parting pleasantries

Alex Midence alex.midence at
Tue Jan 10 23:19:27 UTC 2012

Hi, List,

Just wanted to drop in and say goodbye before unsubscribing.  I need
to reduce the amount of e-mail that comes into my inbox.  I'm on quite
a few lists these days and I need to pear down those which I don't
frequent much or that don't really do much for me.  I initially joined
this list to help others with information as much as I could (like
anyone else) and provide feedback on accessibility issues with Ubuntu
and to stay informed on what was going on in this area with Ubuntu
proper.  I use Vinux which is based on this distribution when I'm not
using Debian propper.  I'm selecting this list for elimination,
however, because my energies and attention seem better focused on the
Vinux project since it's a lot more likely to have matters I
specifically care about addressed more quickly there than here.  For

Emacspeak:  The Ubuntu repositories are still stuck at version 29 but
the thing's up to 35 now.  I don't know how many years out of date it
is and response to suggestions to update it have been ignored or

QT accessibility:   A new release of the qt-at-spi bridge has been
announced which, while I'm sure does work optimally with qt 4.8, will
undoubtedly have *some* improvements with the current version of QT.
There are users interested in having it in Ubuntu to improve the
accessible experience to apps they wish to use and they are being made
to wait a full quarter to do so.  The developers of the bridge and
those of QT are working hard to fix a long standing issue, have asked
for people to try out their software and the user of Ubuntu itself
will be unable to help in this endeavor because packages will not be
made available for months in which people could be using it and
providing them with feedback.

Infrequent updates to at-spi2:  Lots of work is being done on this
package and (I could be wrong) but, it doesn't appear that the latest
accessibility fixes are being brought in as they come about.  This is
unfortunate since this impacts the very ability to use the system for
those who use technologies that rely on at-spi and who would like to
benefit from the improved user experience they might enjoy with more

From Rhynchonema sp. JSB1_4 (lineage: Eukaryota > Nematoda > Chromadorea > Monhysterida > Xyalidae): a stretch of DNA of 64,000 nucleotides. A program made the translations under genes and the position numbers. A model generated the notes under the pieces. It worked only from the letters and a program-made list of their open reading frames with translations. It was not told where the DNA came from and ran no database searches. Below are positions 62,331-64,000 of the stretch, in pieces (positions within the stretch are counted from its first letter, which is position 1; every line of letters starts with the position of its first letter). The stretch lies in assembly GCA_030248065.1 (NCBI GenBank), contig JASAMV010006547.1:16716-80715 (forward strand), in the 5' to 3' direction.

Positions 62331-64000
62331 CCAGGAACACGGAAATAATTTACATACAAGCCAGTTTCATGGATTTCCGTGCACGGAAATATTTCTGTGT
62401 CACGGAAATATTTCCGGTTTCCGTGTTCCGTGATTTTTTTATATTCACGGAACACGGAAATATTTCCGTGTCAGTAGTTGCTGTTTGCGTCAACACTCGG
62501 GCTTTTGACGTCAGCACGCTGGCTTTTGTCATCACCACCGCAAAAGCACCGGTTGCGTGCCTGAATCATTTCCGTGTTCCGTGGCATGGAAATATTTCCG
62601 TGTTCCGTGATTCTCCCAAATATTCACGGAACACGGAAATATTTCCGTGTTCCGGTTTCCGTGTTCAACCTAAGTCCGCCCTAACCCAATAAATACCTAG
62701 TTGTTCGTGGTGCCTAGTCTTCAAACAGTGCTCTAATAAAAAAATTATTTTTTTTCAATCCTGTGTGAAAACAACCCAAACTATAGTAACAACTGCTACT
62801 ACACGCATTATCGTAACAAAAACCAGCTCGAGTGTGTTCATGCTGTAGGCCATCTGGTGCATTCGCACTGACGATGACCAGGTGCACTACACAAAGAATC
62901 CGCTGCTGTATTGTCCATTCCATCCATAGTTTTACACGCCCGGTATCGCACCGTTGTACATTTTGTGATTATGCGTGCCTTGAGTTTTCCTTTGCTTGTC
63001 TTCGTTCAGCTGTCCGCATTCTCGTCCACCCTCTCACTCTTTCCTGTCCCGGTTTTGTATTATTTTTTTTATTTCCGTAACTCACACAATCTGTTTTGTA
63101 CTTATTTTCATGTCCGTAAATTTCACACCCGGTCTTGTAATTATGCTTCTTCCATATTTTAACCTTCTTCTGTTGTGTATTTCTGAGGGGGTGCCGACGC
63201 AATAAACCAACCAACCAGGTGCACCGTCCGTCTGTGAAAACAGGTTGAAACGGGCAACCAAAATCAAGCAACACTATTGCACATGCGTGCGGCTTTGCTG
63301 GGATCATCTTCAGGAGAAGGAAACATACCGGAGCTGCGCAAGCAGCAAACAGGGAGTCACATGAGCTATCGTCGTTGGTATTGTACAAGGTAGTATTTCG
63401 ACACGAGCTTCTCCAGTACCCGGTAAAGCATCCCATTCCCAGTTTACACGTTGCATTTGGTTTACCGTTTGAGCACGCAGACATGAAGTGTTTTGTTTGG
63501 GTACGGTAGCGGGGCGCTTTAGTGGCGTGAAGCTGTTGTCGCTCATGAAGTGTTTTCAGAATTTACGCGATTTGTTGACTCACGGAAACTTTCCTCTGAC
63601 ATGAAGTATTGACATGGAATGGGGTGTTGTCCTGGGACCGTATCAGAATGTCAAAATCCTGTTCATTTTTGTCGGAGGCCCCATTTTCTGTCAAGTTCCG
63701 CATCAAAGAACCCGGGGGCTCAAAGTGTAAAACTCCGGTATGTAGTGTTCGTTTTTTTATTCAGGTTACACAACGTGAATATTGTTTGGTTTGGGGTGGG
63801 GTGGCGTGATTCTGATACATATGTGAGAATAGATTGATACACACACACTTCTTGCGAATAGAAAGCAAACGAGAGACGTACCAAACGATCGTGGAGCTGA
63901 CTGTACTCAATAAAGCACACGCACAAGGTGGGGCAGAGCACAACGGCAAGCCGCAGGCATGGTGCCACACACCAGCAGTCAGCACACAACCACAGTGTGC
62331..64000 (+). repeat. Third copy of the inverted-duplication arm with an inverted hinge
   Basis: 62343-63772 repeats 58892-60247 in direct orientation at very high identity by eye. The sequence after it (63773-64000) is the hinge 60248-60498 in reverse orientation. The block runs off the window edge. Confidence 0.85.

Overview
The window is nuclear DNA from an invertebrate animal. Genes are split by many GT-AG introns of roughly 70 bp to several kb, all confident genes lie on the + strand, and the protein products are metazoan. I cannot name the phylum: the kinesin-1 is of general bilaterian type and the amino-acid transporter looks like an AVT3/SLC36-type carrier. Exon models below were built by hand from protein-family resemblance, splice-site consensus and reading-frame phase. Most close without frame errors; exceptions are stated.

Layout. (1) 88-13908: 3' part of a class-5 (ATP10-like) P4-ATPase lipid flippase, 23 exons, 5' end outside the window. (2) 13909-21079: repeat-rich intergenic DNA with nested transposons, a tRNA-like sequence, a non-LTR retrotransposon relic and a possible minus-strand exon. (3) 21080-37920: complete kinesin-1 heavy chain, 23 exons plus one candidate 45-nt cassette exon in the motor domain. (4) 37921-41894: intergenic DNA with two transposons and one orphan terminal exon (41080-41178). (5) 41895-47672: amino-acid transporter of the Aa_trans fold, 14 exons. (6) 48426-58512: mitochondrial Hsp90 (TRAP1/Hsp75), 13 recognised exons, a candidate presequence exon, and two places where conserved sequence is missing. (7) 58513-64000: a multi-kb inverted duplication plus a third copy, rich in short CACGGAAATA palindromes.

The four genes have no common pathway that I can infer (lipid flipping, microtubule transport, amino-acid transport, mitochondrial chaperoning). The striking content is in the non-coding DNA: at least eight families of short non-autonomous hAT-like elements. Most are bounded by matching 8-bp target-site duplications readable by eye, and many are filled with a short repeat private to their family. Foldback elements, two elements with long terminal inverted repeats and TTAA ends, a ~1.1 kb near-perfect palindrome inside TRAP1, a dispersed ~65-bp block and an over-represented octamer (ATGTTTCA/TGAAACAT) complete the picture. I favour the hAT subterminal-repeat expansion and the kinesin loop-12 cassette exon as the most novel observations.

recent copies of it made easily available.

Speech in the console:  Many applications are not yet usable with Orca
in an efficient manner causing one to turn to Speakup,  something
Linus torvalds himself saw fit to put into the kernel itself but which
cannot be accessed easily in Ubuntu due to the way in which sound is
configured to work in Ubuntu propper and will probably be configured
in it for the foreseeable future in spite of the expertise being
available to make things happen to fix this situation.  I'm sure there
are others like musicians and such who might like to have sound work
in the console in a secure fashion but who will also not be able to
get this to happen unless they are prepared to run Pulse system wide
or are versed in complex procedures to bring this about.  This is
unfortunate since Ubuntu prides itself on ease of use.

All of these issues have been or are being addressed with vinux so
thither shall I go and thither shall I stay.  I definitely respect
that a distribution has to address the needs of everyone equally and
can't cater to those of a small group of people every time.  However,
I think that some of these issues, the at-spi2 and the qt-at-spi in
particular, are fundamentally important because they impact the very
ability to use the system for someone.  I firmly believe those should
be made available as soon as they can be to the current distribution
and even backported as far as possible for the benefit of users who
are still making use of prior versions of Ubuntu but who would like
these enhancements to improve their user experience without the need
to expend the time-consuming effort of updating their entire system.
The packages in question are few and they are not very big.  Why not
improve their availaibility?  I was under the impression that
addressing this sort of thing was what this list would do but, I fear
I misinterpreted its purpose.  I wrote this rather lengthy e-mail in
hopes that I did not mistake its reason for being and that it would
serve as a reason to those who are in charge of it to reassess what
direction it's heading and the value it provides to some of us.

Thanks and apologies for the length of the e-mail.
Alex M

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